Cyberbullying in Virtual Reality (VR)
As virtual Reality becomes prevalent in the modern world, there is also increasing possibilities of liability issues and legal consequences associated with it. Among these problems are an injury to property and people immersed in the technology. Cyber-bullying, as an example of the injuries to users, is already pervasive in various social media platforms utilizing VR. The dynamics embedded in virtual reality diminish empathy because of their endless appeal to separateness, which is an aspect that encourages violence in the present world such as cyber-bullying.
Gossiping Promotes Cyberbullying
Cyberbullying potency relies on the remoteness of the abuses as well as on the perceived or actual epistemic quality. In a bid to support the preceding assertion, Bertolotti and Lorenzo (292) aver that ‘gossip’ is the trigger of the bullying phenomenon. Their study explains that gossip involves availing data for individuals who should not have the same information (Bertolotti and Lorenzo 292). The result of gossiping, in this case, is that information is likely to end up in the hands of willing troublemakers, thereby, motivating potentially unwanted violence. Upon reaching a critical state, a gossip through VR platforms like Pokémon GO turns into violent punitive behaviors such as bullying and mobbing.
Data Breaches in VR
VR integrated social media sites store users’ data like names, email addresses, web pages previously visited, and IP addresses that pose significant risks to users in case of hacking or breaching. Abusers can use such information as a basis for bullying. Data breaches can take the form of identity theft where a hacker accesses financial accounts (Frank n.p). Hence, this violates the privacy of the owner. Some players in VR abuse the platform by sending death threats through texts. The players, thus, take advantage of the presence VR provides them by intimidating and using disturbing victimizing antics on other players.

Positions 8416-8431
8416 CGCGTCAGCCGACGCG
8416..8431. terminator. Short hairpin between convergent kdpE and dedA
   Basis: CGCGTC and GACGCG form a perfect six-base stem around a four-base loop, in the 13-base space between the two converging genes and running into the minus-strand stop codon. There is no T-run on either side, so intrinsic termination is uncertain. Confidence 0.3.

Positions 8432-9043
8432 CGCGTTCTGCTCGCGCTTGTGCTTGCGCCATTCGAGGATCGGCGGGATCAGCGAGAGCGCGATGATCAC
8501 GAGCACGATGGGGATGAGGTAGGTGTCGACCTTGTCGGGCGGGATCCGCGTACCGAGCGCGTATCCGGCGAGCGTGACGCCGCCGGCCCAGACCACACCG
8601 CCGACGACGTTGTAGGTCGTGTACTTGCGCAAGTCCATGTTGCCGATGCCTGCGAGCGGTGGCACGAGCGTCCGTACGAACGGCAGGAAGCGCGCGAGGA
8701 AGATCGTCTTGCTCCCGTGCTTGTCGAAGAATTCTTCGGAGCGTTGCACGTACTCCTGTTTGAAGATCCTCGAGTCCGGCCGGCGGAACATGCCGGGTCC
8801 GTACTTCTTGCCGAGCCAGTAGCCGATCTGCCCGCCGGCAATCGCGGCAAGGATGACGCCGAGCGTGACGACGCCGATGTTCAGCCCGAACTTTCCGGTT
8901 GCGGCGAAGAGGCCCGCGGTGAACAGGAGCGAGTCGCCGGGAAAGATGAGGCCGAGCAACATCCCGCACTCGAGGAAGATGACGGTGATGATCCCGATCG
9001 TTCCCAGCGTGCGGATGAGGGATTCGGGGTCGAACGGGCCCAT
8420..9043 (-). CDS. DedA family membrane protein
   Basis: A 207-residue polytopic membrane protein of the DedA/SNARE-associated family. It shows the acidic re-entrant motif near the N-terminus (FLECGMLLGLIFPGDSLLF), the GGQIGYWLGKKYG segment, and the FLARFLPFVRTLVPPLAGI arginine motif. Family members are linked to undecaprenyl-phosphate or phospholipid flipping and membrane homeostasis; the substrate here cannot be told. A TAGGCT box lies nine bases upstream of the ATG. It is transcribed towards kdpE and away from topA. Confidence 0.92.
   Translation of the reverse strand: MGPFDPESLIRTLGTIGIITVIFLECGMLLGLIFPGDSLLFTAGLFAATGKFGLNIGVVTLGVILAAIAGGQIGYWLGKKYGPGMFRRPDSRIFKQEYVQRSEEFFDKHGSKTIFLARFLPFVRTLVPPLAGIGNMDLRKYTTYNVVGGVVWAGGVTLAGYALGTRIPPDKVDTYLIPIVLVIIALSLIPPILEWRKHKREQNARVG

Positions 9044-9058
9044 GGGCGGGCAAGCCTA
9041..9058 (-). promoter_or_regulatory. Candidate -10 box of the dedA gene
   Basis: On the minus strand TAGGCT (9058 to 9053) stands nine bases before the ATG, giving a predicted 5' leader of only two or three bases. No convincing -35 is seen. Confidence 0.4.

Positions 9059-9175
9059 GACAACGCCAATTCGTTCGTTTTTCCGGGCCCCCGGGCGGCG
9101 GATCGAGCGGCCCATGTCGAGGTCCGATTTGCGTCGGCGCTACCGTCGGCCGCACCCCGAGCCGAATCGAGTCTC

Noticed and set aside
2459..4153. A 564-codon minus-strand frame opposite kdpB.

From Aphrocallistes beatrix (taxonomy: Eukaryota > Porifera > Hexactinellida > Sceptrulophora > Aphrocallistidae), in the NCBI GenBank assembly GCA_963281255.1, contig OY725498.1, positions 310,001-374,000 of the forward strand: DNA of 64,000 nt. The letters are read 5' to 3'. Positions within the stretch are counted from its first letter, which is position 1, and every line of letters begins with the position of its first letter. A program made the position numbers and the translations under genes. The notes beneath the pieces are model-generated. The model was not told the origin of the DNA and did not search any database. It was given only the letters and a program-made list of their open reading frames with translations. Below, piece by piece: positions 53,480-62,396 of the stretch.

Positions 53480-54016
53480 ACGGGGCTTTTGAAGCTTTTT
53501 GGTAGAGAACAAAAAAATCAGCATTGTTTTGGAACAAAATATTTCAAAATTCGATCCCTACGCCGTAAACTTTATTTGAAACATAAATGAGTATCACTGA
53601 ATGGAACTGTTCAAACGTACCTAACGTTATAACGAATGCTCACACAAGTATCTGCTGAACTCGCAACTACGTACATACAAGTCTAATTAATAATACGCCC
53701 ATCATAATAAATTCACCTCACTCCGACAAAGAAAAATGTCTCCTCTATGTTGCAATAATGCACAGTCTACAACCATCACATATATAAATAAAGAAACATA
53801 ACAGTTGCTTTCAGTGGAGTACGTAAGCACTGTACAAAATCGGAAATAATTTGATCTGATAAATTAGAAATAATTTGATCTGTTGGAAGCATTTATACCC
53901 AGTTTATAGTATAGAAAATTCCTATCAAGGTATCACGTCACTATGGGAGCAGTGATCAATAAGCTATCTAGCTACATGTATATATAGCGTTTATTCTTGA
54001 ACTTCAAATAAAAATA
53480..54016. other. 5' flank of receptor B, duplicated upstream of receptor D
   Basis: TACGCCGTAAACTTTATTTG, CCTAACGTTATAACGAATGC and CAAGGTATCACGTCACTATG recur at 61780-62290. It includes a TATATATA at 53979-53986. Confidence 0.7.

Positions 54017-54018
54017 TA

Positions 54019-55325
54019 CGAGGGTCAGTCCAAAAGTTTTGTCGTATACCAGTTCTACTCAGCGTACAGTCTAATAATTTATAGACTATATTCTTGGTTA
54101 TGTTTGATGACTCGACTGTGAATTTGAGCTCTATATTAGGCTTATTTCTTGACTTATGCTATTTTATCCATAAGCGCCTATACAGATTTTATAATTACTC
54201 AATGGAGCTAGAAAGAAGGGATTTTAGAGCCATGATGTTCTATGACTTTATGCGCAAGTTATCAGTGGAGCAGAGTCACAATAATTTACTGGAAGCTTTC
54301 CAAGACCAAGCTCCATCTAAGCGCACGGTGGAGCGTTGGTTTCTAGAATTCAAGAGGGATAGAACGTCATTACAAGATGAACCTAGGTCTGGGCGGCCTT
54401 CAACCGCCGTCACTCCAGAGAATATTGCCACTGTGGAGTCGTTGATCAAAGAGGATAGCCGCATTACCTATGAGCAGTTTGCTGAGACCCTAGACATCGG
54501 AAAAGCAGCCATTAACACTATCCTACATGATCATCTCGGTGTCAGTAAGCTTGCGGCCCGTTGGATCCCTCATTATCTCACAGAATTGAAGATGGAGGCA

Cat-fishing and Cyber-stalking
Pokémon GO is one of the VR sites susceptible to cyber harassment directed towards its users in the form of Cat-fishing and cyber-stalking. Pokémon GO became a target of cyber-attacks shortly after its release. The site also received threats of more devastating hacks in the future. A real case scenario involved the robbing at gunpoint in Missouri of a dozen users lured to a secluded area (Smith 5). The offenders used the Pokémon GO “beacon” feature to facilitate the crime. Cat-fishing involves stealing of a user’s online identity, mainly through photos to recreate social networking profiles (Smith 5). In this regard, the offender ends up using the information to damage the user’s online reputation. Pokémon GO collects location data by making a comprehensive record of their activities and movements (Smith 5). In case cyber bullies gain access to such information, they can quickly identify the present location of a user or predict a future position. Consequently, they can use the information to harm the user through stalking or theft.
The author recognizes the existence of VR platforms vulnerable to cyber-bullying by using Pokémon GO as an example. Further observed by the author is the relevance of enacting game-play mechanics for establishing punitive measures and precautions to curtail potential damaging conducts within VR. Such measures could include systems that save replays of offensive encounters and enhanced report systems. Besides, the manufacture of VR devices is rising, which demonstrates that VR has the potential to become a compelling revenue generator and marketing tool provided the development of business models aims at monetizing a self-contained virtual world. To ensure that the VR-integrated industry attains remarkable success, the incorporation of cogent security standards and adequate protection rights is vital.
Bertolotti, Tommaso, and Lorenzo Magnani. "A Philosophical and Evolutionary Approach to Cyber-Bullying: Social Networks and the Disruption of Sub-Moralities." Ethics and Information Technology, vol. 15, no. 4, 2013, pp. 285-299. doi:http://dx.doi.org/10.1007/s10676-013-9324-3.
Frank, Allegra. “Online harassment in virtual reality is 'way, way, way worse' — but can devs change that?” 2016. Web: https://www.polygon.com/2016/3/16/11242294/online-harassment-virtual-reality-gdc-2016. Accessed 16 Aug. 2018.
Smith, Reed. "Augmented and Virtual Reality: Emerging Legal Implications of "the Final Platform"." Jd Supra, 2017: 2017-6. Print.